Leukemogenesis requires accumulation of aberrant genomic alterations in the leukemic blasts. Nonrandom (recurrent) chromosomal or genomic abnormalities can be detected in many of the patients with acute leukaemias and are usually acquired early in leukemogenesis. They are often termed driver mutations in which genetic alterations contribute to the pathophysiology of the leukemic cells conferring their survival advantage, by affecting important cellular pathways, which may include dysfunction of genes encoding transcription factors and signalling molecules that delay or block normal hematopoiesis. There are also passenger mutations that are secondary events during leukemogenesis or disease progression. Together these genetic alterations form the basis of prognostic and predictive markers in disease prognostication, as well as emerging targeted therapies.
Modern diagnostics and precision medicine
Targeted agents denote drugs aimed at discrete genetic or phenotypic lesions specific to the leukaemia blasts compared with normal cells. It is known from several clinical trials that targeted therapy is both more effective and less toxic than conventional cytotoxic chemotherapy, which adapts to the “one size fits all” – principle.
Targeted therapy is, however, often more expensive than chemotherapy, because development of targeted drugs requires a great amount of knowledge about e.g. the cellular pathways (i.e. molecular pathogenesis), in which the genetic lesions have an impact.
To detect the critical genetic and phenotypic lesions in a timely manner, it is of great importance that modern haematological diagnostics can provide excellence in morphology and immunocytochemistry, IP, cytogenetic as well as molecular genetic analyses (figure 1). Morphology and immunophenotyping are very important for diagnosis, whereas genetic changes are the single most important factor for disease group classification, treatment decision as well as prognosis.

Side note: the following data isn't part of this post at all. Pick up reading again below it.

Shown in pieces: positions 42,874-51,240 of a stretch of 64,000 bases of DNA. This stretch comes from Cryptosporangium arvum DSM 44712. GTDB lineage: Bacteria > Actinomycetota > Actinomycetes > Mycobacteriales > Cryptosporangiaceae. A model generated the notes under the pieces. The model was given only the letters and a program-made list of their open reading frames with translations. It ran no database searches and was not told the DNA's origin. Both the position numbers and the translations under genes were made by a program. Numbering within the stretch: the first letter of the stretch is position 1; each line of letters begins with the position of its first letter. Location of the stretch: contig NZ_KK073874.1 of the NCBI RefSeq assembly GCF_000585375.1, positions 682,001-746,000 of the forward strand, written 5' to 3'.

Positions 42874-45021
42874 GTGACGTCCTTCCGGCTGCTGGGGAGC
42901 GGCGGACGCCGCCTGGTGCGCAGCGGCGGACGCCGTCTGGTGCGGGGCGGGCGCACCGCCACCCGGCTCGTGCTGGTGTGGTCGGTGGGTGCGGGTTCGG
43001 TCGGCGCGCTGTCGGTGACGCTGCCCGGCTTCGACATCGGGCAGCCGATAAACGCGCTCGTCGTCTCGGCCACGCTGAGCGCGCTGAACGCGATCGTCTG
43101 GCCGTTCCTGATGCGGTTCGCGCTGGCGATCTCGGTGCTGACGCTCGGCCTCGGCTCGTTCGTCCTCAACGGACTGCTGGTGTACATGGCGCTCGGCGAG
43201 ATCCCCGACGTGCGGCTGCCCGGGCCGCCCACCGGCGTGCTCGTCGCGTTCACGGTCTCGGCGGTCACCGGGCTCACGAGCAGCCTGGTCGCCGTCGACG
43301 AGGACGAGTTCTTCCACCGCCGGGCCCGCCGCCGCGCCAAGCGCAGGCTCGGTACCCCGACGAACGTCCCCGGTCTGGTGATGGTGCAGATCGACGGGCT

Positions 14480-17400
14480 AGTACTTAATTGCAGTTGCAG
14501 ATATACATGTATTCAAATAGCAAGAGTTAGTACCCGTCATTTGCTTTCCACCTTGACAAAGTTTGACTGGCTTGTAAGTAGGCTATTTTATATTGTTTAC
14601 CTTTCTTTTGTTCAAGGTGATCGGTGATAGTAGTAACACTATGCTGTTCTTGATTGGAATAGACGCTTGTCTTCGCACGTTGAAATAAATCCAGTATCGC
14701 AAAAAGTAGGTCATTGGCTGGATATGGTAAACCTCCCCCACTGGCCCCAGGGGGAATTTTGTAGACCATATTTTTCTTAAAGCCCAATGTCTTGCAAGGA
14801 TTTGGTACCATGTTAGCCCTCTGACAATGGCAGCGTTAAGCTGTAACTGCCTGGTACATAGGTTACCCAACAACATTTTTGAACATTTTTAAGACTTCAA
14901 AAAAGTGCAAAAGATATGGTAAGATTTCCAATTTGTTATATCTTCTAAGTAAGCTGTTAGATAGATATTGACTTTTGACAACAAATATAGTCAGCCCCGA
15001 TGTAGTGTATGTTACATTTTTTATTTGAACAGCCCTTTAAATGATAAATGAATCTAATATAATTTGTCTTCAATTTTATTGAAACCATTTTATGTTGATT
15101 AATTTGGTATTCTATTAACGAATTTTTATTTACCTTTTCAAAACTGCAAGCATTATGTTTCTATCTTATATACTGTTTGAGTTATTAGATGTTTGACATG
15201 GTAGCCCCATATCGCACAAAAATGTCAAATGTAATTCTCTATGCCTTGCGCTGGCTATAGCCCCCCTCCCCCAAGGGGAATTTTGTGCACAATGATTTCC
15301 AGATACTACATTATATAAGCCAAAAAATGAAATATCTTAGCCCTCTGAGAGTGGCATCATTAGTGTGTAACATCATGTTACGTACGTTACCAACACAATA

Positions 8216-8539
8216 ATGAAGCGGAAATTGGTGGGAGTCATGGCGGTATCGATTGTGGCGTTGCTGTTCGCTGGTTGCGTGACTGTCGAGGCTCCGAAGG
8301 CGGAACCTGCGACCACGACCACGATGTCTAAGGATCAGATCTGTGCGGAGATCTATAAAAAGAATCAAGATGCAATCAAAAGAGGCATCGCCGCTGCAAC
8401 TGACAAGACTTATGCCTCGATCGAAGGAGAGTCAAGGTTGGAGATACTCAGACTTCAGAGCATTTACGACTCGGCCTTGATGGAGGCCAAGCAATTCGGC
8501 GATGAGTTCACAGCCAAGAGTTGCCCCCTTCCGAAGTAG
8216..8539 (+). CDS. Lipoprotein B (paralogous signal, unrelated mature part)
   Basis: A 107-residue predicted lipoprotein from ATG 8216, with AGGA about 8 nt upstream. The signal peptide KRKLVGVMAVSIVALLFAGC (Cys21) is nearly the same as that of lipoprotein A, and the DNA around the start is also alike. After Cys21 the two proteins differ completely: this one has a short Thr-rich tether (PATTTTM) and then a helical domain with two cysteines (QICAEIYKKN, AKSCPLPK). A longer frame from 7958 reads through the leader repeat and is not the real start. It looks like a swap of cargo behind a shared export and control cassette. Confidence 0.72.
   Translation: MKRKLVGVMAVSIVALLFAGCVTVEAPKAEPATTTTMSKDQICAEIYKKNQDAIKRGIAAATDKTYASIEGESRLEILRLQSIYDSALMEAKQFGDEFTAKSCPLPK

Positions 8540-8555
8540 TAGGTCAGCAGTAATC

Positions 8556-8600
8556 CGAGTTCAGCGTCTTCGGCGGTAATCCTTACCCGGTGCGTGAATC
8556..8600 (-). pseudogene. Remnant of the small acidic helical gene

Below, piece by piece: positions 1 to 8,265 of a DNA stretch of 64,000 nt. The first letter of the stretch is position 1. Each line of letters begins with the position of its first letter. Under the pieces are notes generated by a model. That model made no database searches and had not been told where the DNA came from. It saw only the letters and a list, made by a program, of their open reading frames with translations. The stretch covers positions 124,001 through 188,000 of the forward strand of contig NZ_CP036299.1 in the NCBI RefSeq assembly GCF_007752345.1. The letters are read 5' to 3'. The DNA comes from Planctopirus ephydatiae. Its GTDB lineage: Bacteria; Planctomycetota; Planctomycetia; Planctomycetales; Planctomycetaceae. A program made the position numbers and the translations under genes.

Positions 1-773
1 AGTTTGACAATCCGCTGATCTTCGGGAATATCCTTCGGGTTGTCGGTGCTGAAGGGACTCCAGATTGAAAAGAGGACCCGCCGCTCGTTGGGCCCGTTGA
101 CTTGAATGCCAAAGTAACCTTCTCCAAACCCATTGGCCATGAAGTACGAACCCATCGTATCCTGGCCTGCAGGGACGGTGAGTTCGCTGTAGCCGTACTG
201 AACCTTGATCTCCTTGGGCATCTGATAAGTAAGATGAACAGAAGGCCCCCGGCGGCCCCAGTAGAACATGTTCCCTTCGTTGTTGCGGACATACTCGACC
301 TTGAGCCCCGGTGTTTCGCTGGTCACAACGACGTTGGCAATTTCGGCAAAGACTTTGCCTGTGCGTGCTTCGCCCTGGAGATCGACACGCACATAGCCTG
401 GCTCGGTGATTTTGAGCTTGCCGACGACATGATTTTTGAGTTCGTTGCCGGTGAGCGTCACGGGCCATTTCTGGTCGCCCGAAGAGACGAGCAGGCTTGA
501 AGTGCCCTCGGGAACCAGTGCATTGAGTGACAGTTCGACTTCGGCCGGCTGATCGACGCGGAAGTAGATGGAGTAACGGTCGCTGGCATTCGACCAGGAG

The extensive genetic heterogeneity in acute leukaemias provides a wealth of biomarkers in precision and targeted medicine, but only a few of these known genetic lesions can currently be targeted by precision medicine. This is because it is one thing is to identify novel genetic aberrations and another, to understand their cellular impact and subsequently how this information can be used to development of a targeted drug.
Thus, many questions remain on the clinical utility of these emerging genetic abnormalities and their implication as prognostic markers for disease outcome or predictive markers, for targeted therapies in different treatment settings.
The era of precision medicine in acute leukaemias has just begun, and new diagnostic and therapeutic strategies are yet to be developed and tested.
- Nowell PC and Hungerford DA. Chromosome studies on normal and leukemic human leucocytes. J. Natl. Cancer Inst. 1960, 25:85-109.
- Rowly JD. Letter: a new consistent chromosomal abnormality in chronic myelogenous leukemia identified by quinacrine fluorescence and Giemsa staining. Nature. 1973, 243:290-293.
- Kjeldsen E. Oligo-based high-resolution aCGH analysis enhances routine cytogenetic diagnostics in hematological malignancies. Cancer Genomics and Proteomics. 2015, 12:301-337.
- Béné MC, Grimwade D, Haferlach C, et al. Leukemia diagnosis: today and tomorrow. Eur. J. Haematol. 2015, 95:365-373.
- Aber DA, Orazi A, Hasserjian R, et al. The 2016 revision to the World Health Organization classification of myeloid neoplasms and acute leukemia. Blood. 2016, 127:2391-2405.
Please note: this is a commercial profile
Eigil Kjeldsen, MD, DMSCi
Professor of Cancer Cytogenetics
Senior Consultant Medical Geneticist
Head of CancerCytogenetics Section
Department of Hematology
Aarhus University Hospital
Tage-Hansens Gade 2, Ent. 4A
DK-8000 Aarhus C
Tel: +45 7846 7799
Fax: +45 7846 7399